I had heard that the Pac-10 might go with an unconventional selection in picking a new commissioner to replace Tom Hansen, and they did.
John McGrath takes an upbeat look in this morning's paper.
Here's the announcment:
Never miss a local story.
The Pacific-10 Conference named Larry Scott,
Chairman and CEO of the Women's Tennis Association (WTA), its new commissioner, effective July 1, 2009. Scott becomes the sixth commissioner of the Pac-10, succeeding Tom Hansen who is set to retire
after 26 years in the role.
Since joining the Sony Ericsson WTA Tour in 2003, Scott has engineered the turnaround of women's professional tennis, increasing the popularity of the sport across the world. A former tennis All-American at Harvard, Scott is credited as the architect behind the largest-ever sponsorship in women's sports, a six-year, $88-million title
sponsorship agreement with Sony Ericsson. He also led the WTA in its development of the largest television agreements in women's tennis history spanning viewership both in the U.S. and abroad.
"While it is difficult to replace a leader like Tom Hansen who has served the conference for more than 26 years, we are extremely pleased with the tremendous response we received to the national search," said John Hennessy, president of Stanford University and head of the executive committee. "We considered a very impressive group of candidates, and Larry Scott was clearly the most qualified and
innovative leader for the Pac-10."
The Pac-10 dates back to 1915 when four schools - the University of California at Berkeley, the University of Washington, the University
of Oregon, and Oregon State College – formed the conference. Now with 10 member institutions, the Pac-10 ranks first in NCAA Championships with 159 over the past 18 years and has finished with more NCAA titles than any other conference in 42 of the last 48 years, earning titles in more than 26 different men's and women's sports.
"I'm excited to pursue this very unique opportunity to be involved in a broad range of men's and women's sports at the college level and
balancing the priorities of student-athletes with the commercial needs of the conference," said Scott, who will move from Florida to Northern
California. "It's an exciting opportunity for me to apply my broad range of leadership skills in sports management, marketing, effective positioning of an organization to international and national audiences, and being an advocate on behalf of our sports."
Since the NCAA began conducting women's championships 27 years ago, Pac-10 schools have claimed at least four national titles in a single
season on 19 separate occasions. Overall, the Pac-10 has captured 113 NCAA women's crowns, 30 more than any other conference. That said, Scott's experience in women's athletics will be especially relevant.
Scott is credited with being a vocal and effective advocate for women's athletes, helping WTA members earn equal pay in major tennis tournaments around the world for the first time in 100 years.
"Our search committee was most impressed with Larry's broad range of leadership experiences in both men's and women's sports, as well as his extensive success in representing the commercial interest of men's and women's tennis," said Bob Bowlsby, athletic director of Stanford and head of the search committee. "He was the architect of a highly effective turnaround of women's tennis over the last six years and created a compelling vision that has served the sport and its athletes extremely well. We are also very pleased to bring on such a great advocate for both men's and women's sports."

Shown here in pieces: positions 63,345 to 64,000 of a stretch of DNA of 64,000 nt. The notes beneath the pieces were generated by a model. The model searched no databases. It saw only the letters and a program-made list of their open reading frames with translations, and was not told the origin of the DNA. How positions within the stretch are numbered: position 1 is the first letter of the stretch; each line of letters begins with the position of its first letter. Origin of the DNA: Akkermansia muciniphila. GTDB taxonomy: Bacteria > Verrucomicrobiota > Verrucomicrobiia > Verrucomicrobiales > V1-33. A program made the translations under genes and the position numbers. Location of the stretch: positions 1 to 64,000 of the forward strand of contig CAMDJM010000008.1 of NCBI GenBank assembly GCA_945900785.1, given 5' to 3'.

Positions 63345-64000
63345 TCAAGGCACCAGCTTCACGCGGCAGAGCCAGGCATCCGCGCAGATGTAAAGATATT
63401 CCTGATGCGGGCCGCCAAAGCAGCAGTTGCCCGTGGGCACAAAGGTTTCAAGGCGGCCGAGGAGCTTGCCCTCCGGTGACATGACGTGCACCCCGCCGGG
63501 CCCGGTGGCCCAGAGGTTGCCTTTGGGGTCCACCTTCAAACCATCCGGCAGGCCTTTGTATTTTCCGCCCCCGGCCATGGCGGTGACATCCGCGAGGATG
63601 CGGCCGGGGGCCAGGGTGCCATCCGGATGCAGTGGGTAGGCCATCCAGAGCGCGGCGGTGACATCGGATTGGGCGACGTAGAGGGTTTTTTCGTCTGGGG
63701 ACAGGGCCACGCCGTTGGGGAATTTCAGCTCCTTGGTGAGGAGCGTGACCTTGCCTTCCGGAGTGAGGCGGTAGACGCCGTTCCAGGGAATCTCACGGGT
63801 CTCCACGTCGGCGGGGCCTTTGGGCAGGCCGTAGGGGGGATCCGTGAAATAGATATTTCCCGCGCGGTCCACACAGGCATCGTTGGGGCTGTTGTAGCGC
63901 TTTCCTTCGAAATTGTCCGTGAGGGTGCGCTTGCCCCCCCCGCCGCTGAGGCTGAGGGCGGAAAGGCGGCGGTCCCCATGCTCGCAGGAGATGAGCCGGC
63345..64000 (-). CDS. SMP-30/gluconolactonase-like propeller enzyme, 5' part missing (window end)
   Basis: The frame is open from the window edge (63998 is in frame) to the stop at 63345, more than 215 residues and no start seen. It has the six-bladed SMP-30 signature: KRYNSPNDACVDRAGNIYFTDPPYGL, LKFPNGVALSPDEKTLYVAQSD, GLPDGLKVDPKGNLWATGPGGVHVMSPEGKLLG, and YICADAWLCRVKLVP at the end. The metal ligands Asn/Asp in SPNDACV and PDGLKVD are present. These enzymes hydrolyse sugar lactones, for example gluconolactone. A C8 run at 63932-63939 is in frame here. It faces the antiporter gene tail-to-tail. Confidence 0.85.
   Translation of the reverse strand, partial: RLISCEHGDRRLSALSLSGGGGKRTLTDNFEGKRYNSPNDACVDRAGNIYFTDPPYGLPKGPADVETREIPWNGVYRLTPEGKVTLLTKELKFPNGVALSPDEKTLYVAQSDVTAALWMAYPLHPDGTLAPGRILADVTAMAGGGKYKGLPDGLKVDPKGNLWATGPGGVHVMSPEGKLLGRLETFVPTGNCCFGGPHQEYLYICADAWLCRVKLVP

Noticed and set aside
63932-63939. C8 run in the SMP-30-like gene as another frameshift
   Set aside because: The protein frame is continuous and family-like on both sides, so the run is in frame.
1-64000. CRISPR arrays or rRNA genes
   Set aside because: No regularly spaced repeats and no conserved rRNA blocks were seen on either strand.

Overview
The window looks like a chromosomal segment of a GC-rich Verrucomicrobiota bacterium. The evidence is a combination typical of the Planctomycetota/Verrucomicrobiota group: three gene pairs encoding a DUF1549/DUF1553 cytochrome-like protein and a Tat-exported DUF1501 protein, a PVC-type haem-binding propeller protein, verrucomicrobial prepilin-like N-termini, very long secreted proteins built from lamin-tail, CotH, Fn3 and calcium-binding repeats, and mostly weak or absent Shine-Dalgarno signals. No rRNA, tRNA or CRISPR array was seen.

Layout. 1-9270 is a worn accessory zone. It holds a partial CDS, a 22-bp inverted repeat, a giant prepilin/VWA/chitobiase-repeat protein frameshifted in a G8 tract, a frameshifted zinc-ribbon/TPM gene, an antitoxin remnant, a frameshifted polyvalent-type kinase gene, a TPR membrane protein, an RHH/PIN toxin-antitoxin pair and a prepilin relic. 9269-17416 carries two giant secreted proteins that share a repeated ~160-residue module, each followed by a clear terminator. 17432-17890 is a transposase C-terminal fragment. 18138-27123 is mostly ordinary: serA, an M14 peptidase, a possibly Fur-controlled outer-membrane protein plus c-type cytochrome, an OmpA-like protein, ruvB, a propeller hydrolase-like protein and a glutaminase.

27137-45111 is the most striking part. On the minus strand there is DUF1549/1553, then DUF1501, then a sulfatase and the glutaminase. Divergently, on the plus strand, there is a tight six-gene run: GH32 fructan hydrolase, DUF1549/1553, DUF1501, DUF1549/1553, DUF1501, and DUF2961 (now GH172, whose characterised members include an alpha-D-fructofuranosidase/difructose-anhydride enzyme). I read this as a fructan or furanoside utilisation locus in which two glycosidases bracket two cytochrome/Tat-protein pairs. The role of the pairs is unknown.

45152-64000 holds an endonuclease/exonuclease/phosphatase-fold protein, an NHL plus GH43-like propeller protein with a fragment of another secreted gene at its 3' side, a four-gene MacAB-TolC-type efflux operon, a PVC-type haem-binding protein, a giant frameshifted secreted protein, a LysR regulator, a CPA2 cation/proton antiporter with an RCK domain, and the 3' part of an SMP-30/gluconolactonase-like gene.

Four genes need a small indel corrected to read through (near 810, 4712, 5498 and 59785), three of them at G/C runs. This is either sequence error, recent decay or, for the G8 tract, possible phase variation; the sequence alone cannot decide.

Under Scott's leadership, the WTA secured television partnerships with the major US networks and renewed its international television partnership with Eurosport, which broadcasts women's tennis to 54 countries and more than 104 million homes. Scott's career in tennis began as a professional tennis player on the Association of Tennis Professionals (ATP) circuit, where he played for three years and won one tournament. Scott then spent a decade in leadership and senior management positions within the ATP, serving in the posts of Chief Operating Officer, President of ATP Properties and Executive Vice President of the International Group.
The University of Washington released this reaction from athletic director Scott Woodward:
"I think the future of the Pac-10 Conference is in good hands with the hiring of Larry Scott as its new commissioner. It is imperative that we continue to pursue ways to maximize the profile of the conference and keep the welfare of our student-athletes on the forefront of what we do. The Pac-10 maintains tremendously successful programs, develops some of the world's top athletes and, as a group, maintains an exceptional academic profile. Larry understands that maximizing revenue is a critical factor in our ability to provide a first-class student-athlete experience. He certainly has a handful of challenges ahead of him, but I share President Emmert's confidence that Larry is the right person to lead the Pac-10 forward."